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What's next for banking?

July 17, 2015

Crowdfunding one example of unbundling

Crowdfunding one example of unbundling

I have enjoyed Mosaic Ventures view on the unbundling of the banks. Their observation that it is not a new bank that we need but a new way of banking. There is in my view an inevitability to the arrival of a new ecosystem, as our world evolves that will serve us even better. But to do so we have to have fundamental redesign of what a businesses looks like. Mostly its design is distributed, networked and peer to peer.

If we take Crowdfunding and peer to peer lending as one example, Toby Coppel writes,

In Europe, the regulatory environment is arguably more friendly for new entrants than in the US, and there are startups successfully attacking the banks at scale in lending (Funding Circle, Prét d’Union, Ratesetter, Zopa) and international FX transfers (TransferWise, World Remit). Other areas that provide sizeable profits to the banks are in the early phase of startup development, such as equity financing (Angellist, Crowdcube, OurCrowd, Seedrs), mortgages, payments (Adyen, iZettle, SumUp, Tipalti), personal financial management (e.g. Tink), pension and savings (e.g. Nutmeg, SavingGlobal), working capital finance (e.g. MarketInvoice, Novicap), and even core banking (current accounts e.g. Number26, Holvi).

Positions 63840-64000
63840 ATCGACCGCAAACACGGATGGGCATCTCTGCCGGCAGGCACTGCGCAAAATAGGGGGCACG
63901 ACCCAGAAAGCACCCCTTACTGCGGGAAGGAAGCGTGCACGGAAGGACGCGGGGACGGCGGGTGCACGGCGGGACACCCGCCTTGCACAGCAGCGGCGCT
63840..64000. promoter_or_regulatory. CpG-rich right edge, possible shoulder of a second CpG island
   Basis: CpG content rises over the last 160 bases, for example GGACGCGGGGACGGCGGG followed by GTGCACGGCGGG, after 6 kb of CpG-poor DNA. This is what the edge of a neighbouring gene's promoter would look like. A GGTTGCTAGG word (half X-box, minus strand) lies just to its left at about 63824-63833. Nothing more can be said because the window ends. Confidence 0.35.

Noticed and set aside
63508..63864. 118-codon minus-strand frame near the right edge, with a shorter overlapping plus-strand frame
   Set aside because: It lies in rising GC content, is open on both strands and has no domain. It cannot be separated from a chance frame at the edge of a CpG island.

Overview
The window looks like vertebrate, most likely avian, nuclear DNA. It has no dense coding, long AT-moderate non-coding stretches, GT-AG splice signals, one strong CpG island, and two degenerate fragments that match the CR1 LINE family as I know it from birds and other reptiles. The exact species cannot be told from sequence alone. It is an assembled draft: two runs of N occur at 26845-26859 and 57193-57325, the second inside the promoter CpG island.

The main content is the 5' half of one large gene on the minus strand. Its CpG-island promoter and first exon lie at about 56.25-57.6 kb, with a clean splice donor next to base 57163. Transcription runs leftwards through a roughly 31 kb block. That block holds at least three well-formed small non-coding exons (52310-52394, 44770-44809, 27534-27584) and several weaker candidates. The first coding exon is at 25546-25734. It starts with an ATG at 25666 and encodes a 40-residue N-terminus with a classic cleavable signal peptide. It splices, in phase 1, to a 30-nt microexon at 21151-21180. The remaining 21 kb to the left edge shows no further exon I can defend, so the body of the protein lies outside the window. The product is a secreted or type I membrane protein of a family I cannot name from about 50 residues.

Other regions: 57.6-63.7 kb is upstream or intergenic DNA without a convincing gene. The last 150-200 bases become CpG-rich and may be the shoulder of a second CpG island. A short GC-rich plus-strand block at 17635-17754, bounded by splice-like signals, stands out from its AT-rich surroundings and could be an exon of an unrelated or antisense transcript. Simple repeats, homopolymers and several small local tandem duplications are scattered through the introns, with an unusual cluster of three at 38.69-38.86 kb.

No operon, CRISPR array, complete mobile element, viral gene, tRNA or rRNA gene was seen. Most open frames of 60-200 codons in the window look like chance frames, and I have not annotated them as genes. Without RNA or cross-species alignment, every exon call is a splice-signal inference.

This is a description of a new infrastructure forming. These infrastructures, unseen, unknown to many has a unique utility operating system, that provides tools to create new possibilities. And, it is the operating system unique in design which becomes the disruptor not the individual entity in itself. Carlota Perez argues in her book Technological Revolution and Financial Capital,

When the economy is shaken by a powerful set of new opportunities with the emergence of the next technological revolution, society is still strongly wedded to the old paradigm and its institutional framework. Suddenly in relation to the new technologies, the old habits and regulations become obstacles, the old services and infrastructures are found wanting, the old organisations and institutions inadequate. A new context must be created; a new ‘common sense’ must emerge and propogate.

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